WASHINGTON, Oct 1 (Reuters) - Vitamin C supplements may undercut the effectiveness of cancer drugs including Novartis’ Gleevec, a U.S. study published on Wednesday showed.
When used on human cancer cells treated with a form of vitamin C in lab dishes, chemotherapy drugs killed 30 percent to 70 percent fewer tumor cells than usual, the scientists wrote in the journal Cancer Research.
Dr. Mark Heaney of Memorial Sloan-Kettering Cancer Center in New York and colleagues also implanted human cancer cells into mice, and found that when mice got vitamin C supplements two hours before chemotherapy, the tumors grew more quickly.
They tested five common chemotherapy drugs including Gleevec, also known as imatinib.
“The vitamin C didn’t neutralize the effects of the chemotherapy drugs, but it blunted their effects,” Heaney said in a telephone interview.
The other drugs were doxorubicin, cisplatin, methotrexate and vincristine. They work in different ways to combat tumors.
“Vitamin C is something everyone needs to have in their diet or you develop scurvy. But I don’t recommend taking supplemental vitamin C during that period of time that my patients are receiving chemotherapy,” Heaney added.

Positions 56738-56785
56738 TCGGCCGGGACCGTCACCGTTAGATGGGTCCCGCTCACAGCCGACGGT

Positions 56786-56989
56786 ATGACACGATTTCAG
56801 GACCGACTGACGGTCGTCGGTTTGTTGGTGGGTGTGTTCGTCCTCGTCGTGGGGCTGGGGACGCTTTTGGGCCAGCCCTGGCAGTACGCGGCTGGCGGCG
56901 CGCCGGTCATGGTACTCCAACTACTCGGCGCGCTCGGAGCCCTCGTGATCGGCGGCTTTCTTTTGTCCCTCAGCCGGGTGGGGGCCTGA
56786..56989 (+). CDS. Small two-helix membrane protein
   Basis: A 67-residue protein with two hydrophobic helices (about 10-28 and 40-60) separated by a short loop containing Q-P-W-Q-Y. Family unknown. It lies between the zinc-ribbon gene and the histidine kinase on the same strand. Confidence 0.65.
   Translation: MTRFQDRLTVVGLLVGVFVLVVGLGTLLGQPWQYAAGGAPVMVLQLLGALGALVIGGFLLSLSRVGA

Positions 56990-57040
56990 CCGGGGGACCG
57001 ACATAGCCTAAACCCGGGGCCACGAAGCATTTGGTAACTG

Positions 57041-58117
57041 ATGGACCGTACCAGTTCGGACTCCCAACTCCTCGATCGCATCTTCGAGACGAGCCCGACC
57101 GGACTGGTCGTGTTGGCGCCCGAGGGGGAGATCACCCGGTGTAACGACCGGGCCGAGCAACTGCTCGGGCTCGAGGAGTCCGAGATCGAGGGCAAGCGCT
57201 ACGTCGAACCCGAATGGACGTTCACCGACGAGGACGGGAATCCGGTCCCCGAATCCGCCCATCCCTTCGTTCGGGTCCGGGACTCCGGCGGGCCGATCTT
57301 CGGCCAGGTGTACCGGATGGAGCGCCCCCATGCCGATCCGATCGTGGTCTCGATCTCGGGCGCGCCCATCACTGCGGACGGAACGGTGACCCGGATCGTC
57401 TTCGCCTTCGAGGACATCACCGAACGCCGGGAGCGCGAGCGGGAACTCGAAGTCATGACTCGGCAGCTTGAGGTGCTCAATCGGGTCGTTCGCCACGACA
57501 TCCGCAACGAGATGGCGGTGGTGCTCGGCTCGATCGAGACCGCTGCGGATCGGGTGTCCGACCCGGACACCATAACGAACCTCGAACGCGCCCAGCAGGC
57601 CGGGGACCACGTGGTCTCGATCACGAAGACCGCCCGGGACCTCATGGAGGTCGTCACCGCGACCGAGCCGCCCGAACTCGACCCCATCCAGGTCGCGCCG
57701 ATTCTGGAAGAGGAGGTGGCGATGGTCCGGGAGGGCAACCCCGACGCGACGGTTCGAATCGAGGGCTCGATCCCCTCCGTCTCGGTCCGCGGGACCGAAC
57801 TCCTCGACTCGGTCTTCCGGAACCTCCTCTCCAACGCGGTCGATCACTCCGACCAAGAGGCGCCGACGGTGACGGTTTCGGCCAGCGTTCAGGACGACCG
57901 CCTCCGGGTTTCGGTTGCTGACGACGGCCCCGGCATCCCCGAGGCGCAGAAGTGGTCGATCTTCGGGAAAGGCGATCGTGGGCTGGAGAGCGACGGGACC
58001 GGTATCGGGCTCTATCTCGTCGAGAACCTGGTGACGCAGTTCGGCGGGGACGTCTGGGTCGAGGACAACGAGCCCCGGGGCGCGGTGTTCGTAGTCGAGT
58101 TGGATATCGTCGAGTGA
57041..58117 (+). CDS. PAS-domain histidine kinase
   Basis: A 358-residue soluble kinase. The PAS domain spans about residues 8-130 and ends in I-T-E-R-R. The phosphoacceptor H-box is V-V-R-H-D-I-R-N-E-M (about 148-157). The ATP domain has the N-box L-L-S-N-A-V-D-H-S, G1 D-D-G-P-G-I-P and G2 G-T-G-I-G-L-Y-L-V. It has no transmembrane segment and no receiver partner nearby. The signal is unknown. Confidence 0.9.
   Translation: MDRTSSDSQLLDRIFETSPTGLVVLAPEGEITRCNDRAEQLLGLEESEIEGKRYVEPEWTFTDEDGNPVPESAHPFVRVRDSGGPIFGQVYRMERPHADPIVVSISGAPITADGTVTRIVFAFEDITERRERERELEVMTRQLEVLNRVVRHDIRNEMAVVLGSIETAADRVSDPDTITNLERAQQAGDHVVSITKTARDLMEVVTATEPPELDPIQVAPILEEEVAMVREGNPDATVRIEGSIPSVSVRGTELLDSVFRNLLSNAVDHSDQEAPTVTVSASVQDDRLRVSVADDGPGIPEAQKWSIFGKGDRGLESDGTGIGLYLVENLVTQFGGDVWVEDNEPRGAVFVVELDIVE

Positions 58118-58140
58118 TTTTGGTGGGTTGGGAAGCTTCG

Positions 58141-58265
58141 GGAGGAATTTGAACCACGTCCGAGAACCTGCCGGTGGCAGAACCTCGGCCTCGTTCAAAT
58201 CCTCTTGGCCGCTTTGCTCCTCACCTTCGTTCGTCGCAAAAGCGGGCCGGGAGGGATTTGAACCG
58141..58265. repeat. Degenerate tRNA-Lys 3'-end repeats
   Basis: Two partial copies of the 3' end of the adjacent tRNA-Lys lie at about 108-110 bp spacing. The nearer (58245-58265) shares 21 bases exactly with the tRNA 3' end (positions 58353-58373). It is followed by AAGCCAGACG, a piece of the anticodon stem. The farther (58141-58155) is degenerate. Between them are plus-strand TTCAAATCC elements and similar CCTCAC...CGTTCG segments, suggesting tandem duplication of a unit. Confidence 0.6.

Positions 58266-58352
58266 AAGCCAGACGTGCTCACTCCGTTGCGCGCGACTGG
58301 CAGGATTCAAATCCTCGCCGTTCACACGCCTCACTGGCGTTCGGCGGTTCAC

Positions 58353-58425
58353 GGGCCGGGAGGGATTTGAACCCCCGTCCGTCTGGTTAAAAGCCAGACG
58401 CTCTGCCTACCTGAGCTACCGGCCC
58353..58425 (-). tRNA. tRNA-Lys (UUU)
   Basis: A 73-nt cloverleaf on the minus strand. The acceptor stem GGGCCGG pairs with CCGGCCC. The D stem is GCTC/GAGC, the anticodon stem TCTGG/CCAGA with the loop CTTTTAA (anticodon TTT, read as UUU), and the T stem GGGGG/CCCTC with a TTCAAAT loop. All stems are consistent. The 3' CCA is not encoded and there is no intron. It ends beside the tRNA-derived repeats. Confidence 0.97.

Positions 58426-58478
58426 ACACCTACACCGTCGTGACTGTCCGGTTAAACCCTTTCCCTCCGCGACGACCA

Heaney said it did not appear that the antioxidant properties of vitamin C were the culprit. Rather, it may be the protective effect vitamin C has on mitochondria -- which generate energy for a cell -- within cancer cells, he added.
Chemotherapy drugs damage mitochondria in cancer cells.
“When mitochondria are damaged, they can send signals to the cell to die. And that’s, we think, one of the ways that the chemotherapy drugs exert their beneficial effects. And vitamin C helps to preserve the health of the mitochondria,” Heaney said.
By protecting the mitochondria, vitamin C prevents chemotherapy agents from working to their full potential.
Heaney acknowledged that a study looking at cancer cells in laboratory dishes or in mice is not the final word on the subject, and said more research is needed.
The findings are the latest development in the controversy over vitamin C and cancer. The notion that vitamin C, also known as ascorbic acid, could be used to treat cancer was advanced in the 1970s by American scientist Linus Pauling, who was awarded the Nobel Prize in chemistry in 1954.
Studies in which vitamin C pills were given to treat cancer failed to show a benefit.
But a study at the U.S. National Institutes of Health published in August showed that injections of high doses of vitamin C greatly reduced the rate of tumor growth in mice. (Editing by Maggie Fox and Xavier Briand)
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